BTW: As you may have read, the compass sensor values had been a problem also to Gordon Wyeth who's written another Filter system based on the statistical/stochastical Monte Carlo Method ("Particle Filter") http://www.itee.uq.edu.au/~wyeth/NXT. Those values had been so unreliable, that he completely gave it up trying to use it for navigation:
 Gordon Wyeth wrote:If I mapped magnetic field, I could probably add it in, but there's no straightforward way to use it for localisation. So, there is nothing wrong with the compass per se, but there are well known limitations with using the compass for navigation indoors.

EDIT:

a problem using the Kalman Filter for compass sensor values is that the Kalman Filter uses just a linear processing model with normally (standard) distributed measurement errors. The magnetic fileld indoors, anyway, is supposed not to be normally distributed, so it's likely that non-linear filters will be needed. Maybe you speak a little German, that's what you can read in the German Wikipedia on this subject:

 Wikipedia wrote: Sequenzielle Monte-Carlo-Methode http://de.wikipedia.org/wiki/Sequenziel ... lo-MethodeFür den Fall eines linearen Prozessmodells und unter Annahme normalverteilter Störgrößen und Messfehler wurde 1961 das kontinuierliche Kalman-Filter von Kalman und Bucy eingeführt, um den wahrscheinlichsten Zustand rekursiv aus den vorhergehenden Schätzungen und den erhaltenen Messwerten zu bestimmen. Im Falle, dass das Prozessmodell wesentlich nichtlinear ist oder die Störeinflüsse nicht als normalverteilt angenommen werden können, kann nicht von einer Normalverteilung des zu schätzenden Zustandes ausgegangen werden. Es muss weiter u.a. in Betracht gezogen werden, dass die Wahrscheinlichkeitsdichte mehrere Maxima aufweist, d.h. die gemachten Beobachtungen zu mehreren inneren Zuständen kompatibel sind. Ein gitterbasierter Ansatz zur Lösung dieses erweiterten Problems besteht in der Transformation der Systemdynamik in eine Dynamik der Wahrscheinlichkeitsdichte auf dem Zustandsraum (s. Stochastische Differentialgleichung). Die Lösung der dabei entstehenden partiellen Differentialgleichungen mittels Finite-Elemente-Methoden ist im Allgemeinen recht aufwendig.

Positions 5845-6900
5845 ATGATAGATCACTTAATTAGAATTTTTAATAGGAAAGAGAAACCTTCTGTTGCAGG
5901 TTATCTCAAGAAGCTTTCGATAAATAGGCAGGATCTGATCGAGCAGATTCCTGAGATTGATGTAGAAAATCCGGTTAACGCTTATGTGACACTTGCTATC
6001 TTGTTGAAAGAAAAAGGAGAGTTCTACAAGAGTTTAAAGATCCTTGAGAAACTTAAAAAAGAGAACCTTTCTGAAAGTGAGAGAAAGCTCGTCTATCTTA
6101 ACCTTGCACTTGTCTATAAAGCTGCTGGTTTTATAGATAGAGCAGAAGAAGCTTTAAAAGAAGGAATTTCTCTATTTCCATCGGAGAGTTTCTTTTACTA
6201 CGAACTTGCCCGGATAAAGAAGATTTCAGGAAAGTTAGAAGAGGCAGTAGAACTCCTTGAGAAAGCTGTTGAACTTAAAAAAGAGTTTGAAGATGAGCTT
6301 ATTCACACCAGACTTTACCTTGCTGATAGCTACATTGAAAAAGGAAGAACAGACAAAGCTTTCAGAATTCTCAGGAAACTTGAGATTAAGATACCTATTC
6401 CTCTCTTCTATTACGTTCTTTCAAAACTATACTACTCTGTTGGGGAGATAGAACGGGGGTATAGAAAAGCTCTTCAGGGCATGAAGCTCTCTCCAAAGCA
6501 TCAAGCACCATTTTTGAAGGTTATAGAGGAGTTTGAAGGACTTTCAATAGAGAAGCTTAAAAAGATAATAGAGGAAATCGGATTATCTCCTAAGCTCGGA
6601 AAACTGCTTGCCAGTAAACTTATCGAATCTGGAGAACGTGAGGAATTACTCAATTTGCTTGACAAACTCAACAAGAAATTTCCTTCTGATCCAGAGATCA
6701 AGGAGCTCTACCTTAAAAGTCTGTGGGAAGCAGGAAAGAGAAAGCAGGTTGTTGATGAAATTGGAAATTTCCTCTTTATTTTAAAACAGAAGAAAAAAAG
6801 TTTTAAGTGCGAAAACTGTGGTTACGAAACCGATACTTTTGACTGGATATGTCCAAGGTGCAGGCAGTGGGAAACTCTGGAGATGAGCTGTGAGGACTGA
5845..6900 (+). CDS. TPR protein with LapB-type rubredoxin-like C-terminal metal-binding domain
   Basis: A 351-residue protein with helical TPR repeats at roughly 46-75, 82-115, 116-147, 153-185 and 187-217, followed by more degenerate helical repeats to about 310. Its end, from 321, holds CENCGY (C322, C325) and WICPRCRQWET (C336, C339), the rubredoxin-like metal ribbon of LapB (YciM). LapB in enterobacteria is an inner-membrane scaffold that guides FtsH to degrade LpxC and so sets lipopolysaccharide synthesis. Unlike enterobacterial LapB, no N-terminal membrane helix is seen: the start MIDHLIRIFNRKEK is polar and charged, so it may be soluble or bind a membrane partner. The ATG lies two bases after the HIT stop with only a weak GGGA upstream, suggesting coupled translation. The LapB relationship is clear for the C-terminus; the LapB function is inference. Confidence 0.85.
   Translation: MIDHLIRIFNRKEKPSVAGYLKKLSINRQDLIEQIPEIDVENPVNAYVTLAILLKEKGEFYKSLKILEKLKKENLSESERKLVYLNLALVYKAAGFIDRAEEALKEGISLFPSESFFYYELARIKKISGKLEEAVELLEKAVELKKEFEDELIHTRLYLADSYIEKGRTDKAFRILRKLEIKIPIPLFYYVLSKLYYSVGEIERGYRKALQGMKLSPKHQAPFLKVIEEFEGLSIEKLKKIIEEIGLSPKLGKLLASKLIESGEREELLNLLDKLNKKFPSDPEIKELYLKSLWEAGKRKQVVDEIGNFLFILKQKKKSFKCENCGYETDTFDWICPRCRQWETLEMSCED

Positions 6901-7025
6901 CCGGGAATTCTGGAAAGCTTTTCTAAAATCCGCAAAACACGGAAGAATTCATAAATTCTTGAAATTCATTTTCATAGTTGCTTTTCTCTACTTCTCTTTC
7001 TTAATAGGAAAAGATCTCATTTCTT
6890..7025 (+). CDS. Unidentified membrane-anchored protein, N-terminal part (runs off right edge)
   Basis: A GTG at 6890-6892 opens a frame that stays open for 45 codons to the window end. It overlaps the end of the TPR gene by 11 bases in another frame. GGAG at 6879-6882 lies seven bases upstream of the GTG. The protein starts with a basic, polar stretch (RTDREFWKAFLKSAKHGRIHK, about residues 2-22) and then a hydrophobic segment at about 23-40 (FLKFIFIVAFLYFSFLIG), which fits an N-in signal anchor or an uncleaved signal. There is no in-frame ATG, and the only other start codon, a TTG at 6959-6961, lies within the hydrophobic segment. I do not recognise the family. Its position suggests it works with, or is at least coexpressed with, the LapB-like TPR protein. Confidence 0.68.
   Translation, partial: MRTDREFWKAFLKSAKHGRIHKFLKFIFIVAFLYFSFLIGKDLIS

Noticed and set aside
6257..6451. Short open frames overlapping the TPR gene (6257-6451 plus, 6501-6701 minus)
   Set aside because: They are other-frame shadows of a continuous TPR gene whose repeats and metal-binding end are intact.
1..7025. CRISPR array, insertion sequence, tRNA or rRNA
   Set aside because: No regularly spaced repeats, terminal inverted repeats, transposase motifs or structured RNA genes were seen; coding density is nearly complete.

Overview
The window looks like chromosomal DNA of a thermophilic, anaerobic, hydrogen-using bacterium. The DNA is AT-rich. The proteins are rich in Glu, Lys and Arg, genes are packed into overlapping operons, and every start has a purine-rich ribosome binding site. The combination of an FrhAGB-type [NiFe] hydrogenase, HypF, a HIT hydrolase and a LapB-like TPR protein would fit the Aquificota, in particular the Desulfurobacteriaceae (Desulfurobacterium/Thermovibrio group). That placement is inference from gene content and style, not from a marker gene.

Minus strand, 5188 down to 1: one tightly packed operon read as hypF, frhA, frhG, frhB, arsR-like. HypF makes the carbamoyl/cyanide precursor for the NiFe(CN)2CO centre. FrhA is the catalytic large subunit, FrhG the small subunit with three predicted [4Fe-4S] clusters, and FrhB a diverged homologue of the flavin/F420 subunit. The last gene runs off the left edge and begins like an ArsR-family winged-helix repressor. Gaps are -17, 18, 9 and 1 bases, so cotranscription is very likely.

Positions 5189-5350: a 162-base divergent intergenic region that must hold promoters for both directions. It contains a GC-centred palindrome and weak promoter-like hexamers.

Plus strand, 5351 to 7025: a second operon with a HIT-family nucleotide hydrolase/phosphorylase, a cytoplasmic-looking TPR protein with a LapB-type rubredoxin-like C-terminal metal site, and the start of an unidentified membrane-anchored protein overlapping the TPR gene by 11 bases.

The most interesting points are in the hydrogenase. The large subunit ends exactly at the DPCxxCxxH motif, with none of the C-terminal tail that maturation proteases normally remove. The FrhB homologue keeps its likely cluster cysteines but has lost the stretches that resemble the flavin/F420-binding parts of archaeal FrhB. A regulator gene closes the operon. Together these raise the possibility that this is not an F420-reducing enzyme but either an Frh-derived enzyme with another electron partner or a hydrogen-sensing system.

maybe you find this interesting, too: http://www.cs.cmu.edu/~minerva/tech/mosaic.html